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Ask PFW: What now without Welker

This week's Ask PFW focuses on the devastating injury to New England's Pro Bowl wide receiver, Wes Welker.

Since it sounds like Wes Welker's done for the year, would the Patriots still be allowed to sign a free agent? Would Reche Caldwell or David Givens be options? Both are out of work and have worked with Brady and might be able to provide depth. If they sign one of them, which one would they sign? Thanks.
Jacob Meseke

Being so thin at a receiver, I wonder about bringing Marvin Harrison for the playoffs. There are a hundred good reasons not to bring the old Colt, but what if he proves that an 8-time Pro Bowler has some magic left by helping us beat the Chargers and his old team?Dan Truebeck

Come playoff time, teams that make the post-season can make a limited number of transactions, including signing free agents to their active roster as needed. To be clear, a free agent, in this particular case, is NOT a player (e.g. Deion Branch or Terrell Owens) who was on another team this past year and is scheduled to be on the free agent market this coming offseason; it is a player who was not on another team's active roster at the end of the regular season. Caldwell, Givens, and Harrison are all in that category – they had been and are currently out of football. So, theoretically, the Patriots could sign any of these players. They won't, however, because none is an attractive option. They are all far beyond the point of being useful at this level.
Erik Scalavino

So with Welker presumably headed to IR, that opens up a roster spot. With Isaiah Stanback already on our 53-man roster and Terrence Nunn in Tampa Bay (a real bummer there – I liked the guy), what options do we have if we want to refill our WR depth?
Philip Antin

In all likelihood, the Patriots will have to stick with what they have: Stanback, rookie Julian Edelman, Sam Aiken, and even Matthew Slater to complement Randy Moss. They may also be forced to call up first-year player Darnell Jenkins from the practice squad, if only to provide some depth. Not a very comforting thought, I know, but that's the reality of the situation.
Erik Scalavino

What is the timeframe for a receiver to recover from this kind of injury? Is it career threatening?
Kyle Witkoski

From the reports we're seeing, it appears Welker suffered a nearly identical injury to the one QB Tom Brady did in 2008 (torn anterior cruciate and medial collaterl ligaments – ACL and MCL – in the left knee). And we all know that by the following spring, Brady was back on the practice field with his teammates for mini-camp. Best-case scenario: if Welker undergoes surgery this month, then he'll probably be out of action till late summer, it would seem.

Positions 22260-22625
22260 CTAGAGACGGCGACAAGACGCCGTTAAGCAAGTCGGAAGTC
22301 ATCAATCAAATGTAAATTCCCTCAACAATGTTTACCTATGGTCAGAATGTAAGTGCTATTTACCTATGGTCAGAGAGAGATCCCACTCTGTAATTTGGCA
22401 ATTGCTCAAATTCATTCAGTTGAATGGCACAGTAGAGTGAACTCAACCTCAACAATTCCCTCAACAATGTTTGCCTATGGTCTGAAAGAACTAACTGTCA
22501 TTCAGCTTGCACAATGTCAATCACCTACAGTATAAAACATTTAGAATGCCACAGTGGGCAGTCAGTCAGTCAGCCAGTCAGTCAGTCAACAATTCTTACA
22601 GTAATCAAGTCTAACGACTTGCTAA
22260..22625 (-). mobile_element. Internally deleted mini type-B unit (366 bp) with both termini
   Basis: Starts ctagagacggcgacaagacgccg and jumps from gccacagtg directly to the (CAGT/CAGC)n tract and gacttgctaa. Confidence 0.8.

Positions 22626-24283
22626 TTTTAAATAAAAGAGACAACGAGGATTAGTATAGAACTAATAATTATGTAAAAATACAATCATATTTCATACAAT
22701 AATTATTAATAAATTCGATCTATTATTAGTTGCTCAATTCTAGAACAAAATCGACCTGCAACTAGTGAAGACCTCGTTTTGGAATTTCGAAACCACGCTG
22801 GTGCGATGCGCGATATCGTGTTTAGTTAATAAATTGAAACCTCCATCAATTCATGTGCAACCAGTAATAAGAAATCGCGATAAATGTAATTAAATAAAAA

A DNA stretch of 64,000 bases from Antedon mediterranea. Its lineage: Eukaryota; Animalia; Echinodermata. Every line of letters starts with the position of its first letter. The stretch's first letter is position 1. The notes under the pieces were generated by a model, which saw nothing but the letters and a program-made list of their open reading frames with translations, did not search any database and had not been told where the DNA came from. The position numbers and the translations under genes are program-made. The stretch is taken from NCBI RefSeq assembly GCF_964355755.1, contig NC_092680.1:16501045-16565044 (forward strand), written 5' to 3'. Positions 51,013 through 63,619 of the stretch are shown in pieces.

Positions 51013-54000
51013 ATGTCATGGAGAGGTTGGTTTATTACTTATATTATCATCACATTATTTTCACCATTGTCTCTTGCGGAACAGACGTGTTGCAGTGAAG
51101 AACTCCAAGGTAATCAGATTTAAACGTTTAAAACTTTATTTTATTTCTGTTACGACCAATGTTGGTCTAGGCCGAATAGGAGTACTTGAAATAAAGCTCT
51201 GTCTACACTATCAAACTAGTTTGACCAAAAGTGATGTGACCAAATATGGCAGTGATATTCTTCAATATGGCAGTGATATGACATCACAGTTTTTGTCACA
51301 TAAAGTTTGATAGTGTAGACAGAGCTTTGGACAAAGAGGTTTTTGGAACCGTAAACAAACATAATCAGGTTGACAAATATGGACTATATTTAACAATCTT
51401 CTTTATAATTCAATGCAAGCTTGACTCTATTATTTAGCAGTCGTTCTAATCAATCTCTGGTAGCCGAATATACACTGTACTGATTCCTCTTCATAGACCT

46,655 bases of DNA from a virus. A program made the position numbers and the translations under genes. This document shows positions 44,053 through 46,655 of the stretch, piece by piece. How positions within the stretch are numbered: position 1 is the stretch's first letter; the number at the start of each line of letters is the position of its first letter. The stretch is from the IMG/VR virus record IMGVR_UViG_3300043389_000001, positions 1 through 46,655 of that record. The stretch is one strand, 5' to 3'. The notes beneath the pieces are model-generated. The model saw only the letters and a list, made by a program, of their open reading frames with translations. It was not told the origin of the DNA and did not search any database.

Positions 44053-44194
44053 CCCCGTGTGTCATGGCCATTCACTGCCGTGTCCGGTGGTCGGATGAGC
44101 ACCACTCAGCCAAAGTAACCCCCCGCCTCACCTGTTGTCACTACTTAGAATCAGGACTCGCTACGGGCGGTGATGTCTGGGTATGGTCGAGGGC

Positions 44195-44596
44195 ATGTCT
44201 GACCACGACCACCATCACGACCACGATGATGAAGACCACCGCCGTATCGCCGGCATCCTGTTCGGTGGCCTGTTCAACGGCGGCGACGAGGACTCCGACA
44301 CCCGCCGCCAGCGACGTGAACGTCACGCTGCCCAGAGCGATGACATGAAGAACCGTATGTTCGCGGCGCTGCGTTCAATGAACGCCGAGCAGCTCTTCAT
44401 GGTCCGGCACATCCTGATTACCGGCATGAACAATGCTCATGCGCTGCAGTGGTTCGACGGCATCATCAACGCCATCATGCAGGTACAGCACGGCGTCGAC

Once upon a time, an injury of this magnitude would have ended a player's career right then and there. But in this day and age, such procedures are routine and Welker will almost certainly take the field again. The question you should be asking is, will he be the same player he's been the past three seasons here in New England? Sadly, that's impossible to answer at the moment.
Erik Scalavino

Guys, my question goes to Bill Belichick's comments about the Houston field condition and its contribution to Wes Welker's injury. I was at the game in Houston and saw players warming up at least 90 minutes before kickoff, as well as BB out there walking around before the game. When is it the head coach's responsibility to possibly forfeit a game if he finds the field conditions terrible? Has this ever been done before? My feeling is if the field was that bad, he should not have let his team play and risk injury. The responsibility is on Houston, but also BB.
John in Dallas

I read Belichick's comments, too, which he made during his regularly scheduled appearance on WEEI radio in Boston. And having actually walked on the Reliant Stadium field after the game, I can confirm that it was indeed soggy, as some players, including Edelman, described it afterwards. The field was a patchwork of grass, with the end zones and the midfield logo area having been replaced just days after the Texas Bowl between Navy and Missouri was played there on New Year's Eve. The area where Welker was injured – out near the numbers – was the same surface the college game was played on. It wasn't the greatest turf I've ever seen, but it certainly wasn't the worst.